The Supreme Court’s patent eligibility analysis stems from a policy of not permitting preemption of abstract ideas/mental steps. This policy goes back at least as far as Gottschalk v. Benson. Even the mental steps case of Cybersource* relies upon Gottschalk v. Benson. While not necessarily acknowledging the preemption policy at the heart of Benson, Cybersource concludes its mental steps analysis with reference to Benson by stating:
Thus, claim 3’s steps can all be performed in the human mind. Such a method that can be performed by human thought alone is merely an abstract idea and is not patent-eligible under § 101. Methods which can be performed entirely in the human mind are unpatentable not because there is anything wrong with claiming mental method steps as part of a process containing non-mental steps, but rather because computational methods which can be performed entirely in the human mind are the types of methods that embody the “basic tools of scientific and technological work” that are free to all men and reserved exclusively to none. Benson, 409 U.S. at 67, 93 S.Ct. 253.
Cybersource at 1373.
Given that avoiding “preemption” is the fundamental policy behind patent ineligibility cases, it will be interesting to see how the panel resolves the inherent conflict behind (1) a preemption analysis that gives full force and effect to all elements of a claim and (2) the tortured logic of recent cases that disregards entire elements of a claim. In my opinion, disregarding claim elements for section 101 purposes creates an inconsistency in the application of the law. It is illogical to think that Congress intended all elements of a claim to be given full force and effect under §§102, 103, 112, and 271 — but not under §101.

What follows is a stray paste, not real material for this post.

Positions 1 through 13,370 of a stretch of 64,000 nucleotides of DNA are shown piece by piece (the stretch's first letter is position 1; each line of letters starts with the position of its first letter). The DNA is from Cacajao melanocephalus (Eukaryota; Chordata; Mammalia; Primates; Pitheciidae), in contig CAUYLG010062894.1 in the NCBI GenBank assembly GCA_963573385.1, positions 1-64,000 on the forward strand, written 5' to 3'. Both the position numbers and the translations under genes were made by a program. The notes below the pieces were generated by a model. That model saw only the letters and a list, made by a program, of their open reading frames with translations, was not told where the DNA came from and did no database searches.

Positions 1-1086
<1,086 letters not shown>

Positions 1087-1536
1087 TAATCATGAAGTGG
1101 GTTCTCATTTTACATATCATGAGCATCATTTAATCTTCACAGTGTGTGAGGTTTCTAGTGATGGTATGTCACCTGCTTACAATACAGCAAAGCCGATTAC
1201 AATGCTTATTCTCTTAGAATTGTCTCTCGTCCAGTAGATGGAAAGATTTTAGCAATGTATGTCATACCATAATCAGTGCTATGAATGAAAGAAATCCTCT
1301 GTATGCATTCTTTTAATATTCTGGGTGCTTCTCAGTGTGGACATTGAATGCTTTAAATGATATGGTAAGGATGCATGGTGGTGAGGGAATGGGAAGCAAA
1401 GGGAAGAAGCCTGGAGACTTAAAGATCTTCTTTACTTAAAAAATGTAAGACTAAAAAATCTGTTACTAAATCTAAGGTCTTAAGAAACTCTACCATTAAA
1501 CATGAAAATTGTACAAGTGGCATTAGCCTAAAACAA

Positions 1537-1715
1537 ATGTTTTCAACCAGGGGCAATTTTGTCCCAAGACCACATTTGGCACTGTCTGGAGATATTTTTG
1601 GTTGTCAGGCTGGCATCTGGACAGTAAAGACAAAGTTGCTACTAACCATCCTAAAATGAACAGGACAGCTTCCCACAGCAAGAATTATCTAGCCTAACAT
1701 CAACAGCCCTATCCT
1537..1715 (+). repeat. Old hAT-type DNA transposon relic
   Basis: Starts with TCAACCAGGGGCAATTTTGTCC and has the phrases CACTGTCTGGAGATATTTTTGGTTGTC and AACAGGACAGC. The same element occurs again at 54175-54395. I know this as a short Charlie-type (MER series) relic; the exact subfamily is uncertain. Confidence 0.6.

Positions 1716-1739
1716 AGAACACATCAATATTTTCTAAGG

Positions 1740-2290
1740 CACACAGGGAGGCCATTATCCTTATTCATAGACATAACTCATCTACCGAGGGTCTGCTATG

Basic Idea/Gist/Heart of the Invention
During the oral argument, Judge Lourie followed up the preemption questioning by proposing a broad strawman claim — as opposed to the narrow claim language under review — that could be knocked down under a pre-emption analysis. Namely, Judge Lourie asked “the idea . . . the basic idea is providing information concerning various treatment regimens for particular diseases, and that’s preempted isn’t it?” [Listen].
As one can see, the “basic idea” that Judge Lourie posits is a much broader claim than the actual claim language of claim 1 (see claim 1 above). Any strawman claim such as that proposed in Judge Lourie’s question can be knocked down under a preemption analysis, assuming the proposed strawman claim is crafted broadly enough.
Moreover, the phrase “the basic idea” sounds a lot like “the gist of the invention” or “the heart of the invention.” The Supreme Court denounced such “heart of the invention” analyses in Aro Mfg. v. Convertible Top Replacement Co., 365 U.S. 336, 344-45 (1961).
[I]f anything is settled in the patent law, it is that the combination patent covers only the totality of the elements in the claim and that no element, separately viewed, is within the grant. See the Mercoid cases, supra, 320 U. S., at 667;320 U. S., at 684. The basic fallacy in respondent’s position is that it requires the ascribing to one element of the patented combination 345*345 the status of patented invention in itself. Yet this Court has made it clear in the two Mercoid cases that there is no legally recognizable or protected “essential” element, “gist” or “heart” of the invention in a combination patent. In Mercoid Corp. v. Mid-Continent Co., supra, the Court said: